Fox control does it work and what’s the best way to do it? Fox hunting with dogs and horses has been banned in the UK for a number of years now, much to the delight of the antis. Personally, I could never really see how a bunch of guys out for what is in effect a pleasant morning’s gallop could have any real affect on Britain’s alpha predator! For make no mistake Charlie is one smart animal and serious threat to game shoots, domestic fowl and even young livestock like lambs. Plus their urban incursions are not good either. So we turn to the gun as foxing has become a big industry with various calls, lamps and all sorts of night vision optics along with specialised rifles.
Two way split
However, it has also taken two distinct paths – 1 the professional pest controller and game keeper who wages an all-out war on foxes – 2 the hobby shooter who sees it more as sport/varminting. Truth is these two groups do not necessarily compliment each other as the latter are usually less experienced and if a fox is shot at and missed and the lamp or call over used then it will quickly learn to avoid this sort of thing. Plus they can pass this on to their off spring too. Speaking to keepers indicates that lamping is no longer viable and newer generations of foxes are almost born more savvy than before. So they have turned to night vision and more recently thermal optics to give them a stealth advantage.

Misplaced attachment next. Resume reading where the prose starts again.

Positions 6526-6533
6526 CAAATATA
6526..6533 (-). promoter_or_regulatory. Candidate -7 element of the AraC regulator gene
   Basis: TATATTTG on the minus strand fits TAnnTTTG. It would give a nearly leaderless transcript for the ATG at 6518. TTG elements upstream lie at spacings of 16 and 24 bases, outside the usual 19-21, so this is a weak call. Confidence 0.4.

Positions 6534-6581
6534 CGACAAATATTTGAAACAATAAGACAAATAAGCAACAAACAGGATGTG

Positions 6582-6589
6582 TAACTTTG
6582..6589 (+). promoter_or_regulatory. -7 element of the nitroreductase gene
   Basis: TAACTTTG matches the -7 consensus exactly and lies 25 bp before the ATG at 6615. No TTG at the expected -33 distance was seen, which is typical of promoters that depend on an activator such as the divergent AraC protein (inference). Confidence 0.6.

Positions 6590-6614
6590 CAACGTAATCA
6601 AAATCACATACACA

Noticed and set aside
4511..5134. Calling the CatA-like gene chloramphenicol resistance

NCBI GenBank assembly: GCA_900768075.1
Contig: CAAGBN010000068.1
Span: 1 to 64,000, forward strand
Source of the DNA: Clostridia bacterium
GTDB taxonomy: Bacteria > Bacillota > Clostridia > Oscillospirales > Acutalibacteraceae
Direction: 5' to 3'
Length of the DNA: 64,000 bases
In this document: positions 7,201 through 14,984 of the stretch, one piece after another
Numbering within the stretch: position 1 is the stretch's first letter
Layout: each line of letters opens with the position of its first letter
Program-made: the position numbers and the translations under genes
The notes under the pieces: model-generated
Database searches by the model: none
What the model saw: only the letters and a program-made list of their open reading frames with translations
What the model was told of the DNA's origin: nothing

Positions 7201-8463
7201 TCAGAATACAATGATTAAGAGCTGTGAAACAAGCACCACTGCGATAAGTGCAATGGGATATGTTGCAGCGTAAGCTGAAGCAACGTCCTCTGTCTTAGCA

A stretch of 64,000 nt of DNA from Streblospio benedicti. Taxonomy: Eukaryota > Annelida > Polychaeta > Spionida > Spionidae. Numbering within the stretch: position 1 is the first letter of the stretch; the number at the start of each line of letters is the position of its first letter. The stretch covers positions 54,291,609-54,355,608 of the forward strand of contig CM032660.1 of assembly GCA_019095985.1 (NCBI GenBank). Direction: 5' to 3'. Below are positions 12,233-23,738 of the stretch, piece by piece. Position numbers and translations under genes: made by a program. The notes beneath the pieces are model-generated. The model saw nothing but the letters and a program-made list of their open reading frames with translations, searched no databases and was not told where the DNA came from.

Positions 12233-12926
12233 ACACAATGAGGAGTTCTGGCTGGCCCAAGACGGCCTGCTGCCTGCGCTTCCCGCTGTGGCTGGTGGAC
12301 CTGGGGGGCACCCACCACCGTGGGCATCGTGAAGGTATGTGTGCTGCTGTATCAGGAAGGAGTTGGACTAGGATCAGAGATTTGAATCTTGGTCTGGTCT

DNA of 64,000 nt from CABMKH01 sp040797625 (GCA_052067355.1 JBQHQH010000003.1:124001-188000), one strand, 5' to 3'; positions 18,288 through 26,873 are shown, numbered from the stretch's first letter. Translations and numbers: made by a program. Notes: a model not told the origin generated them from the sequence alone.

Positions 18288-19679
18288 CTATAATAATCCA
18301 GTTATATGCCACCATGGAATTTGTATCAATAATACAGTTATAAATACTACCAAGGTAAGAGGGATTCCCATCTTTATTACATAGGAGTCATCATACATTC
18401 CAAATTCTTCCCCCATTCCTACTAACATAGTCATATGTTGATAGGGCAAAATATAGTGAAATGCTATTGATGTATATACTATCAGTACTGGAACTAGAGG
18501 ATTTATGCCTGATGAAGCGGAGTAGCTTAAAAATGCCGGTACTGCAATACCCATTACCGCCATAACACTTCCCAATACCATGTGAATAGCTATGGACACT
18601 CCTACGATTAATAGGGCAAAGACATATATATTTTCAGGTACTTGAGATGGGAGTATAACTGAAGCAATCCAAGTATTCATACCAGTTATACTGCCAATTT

Ironically and much like fox hunting on horseback does not yield great results, so to shooting them is very labour-intensive. You have to be out late at night, know how to call and chances are you will get a few animals but results are usually in ones and twos. A keeper told me that when you factor in the time, cost of fuel and all the other aspects and the fact you might not even see your quarry then shooting is not as effective as you might imagine. He said that traps were if not the solution; certainly something that only requires putting down and checking as they work 24/7. Go figure!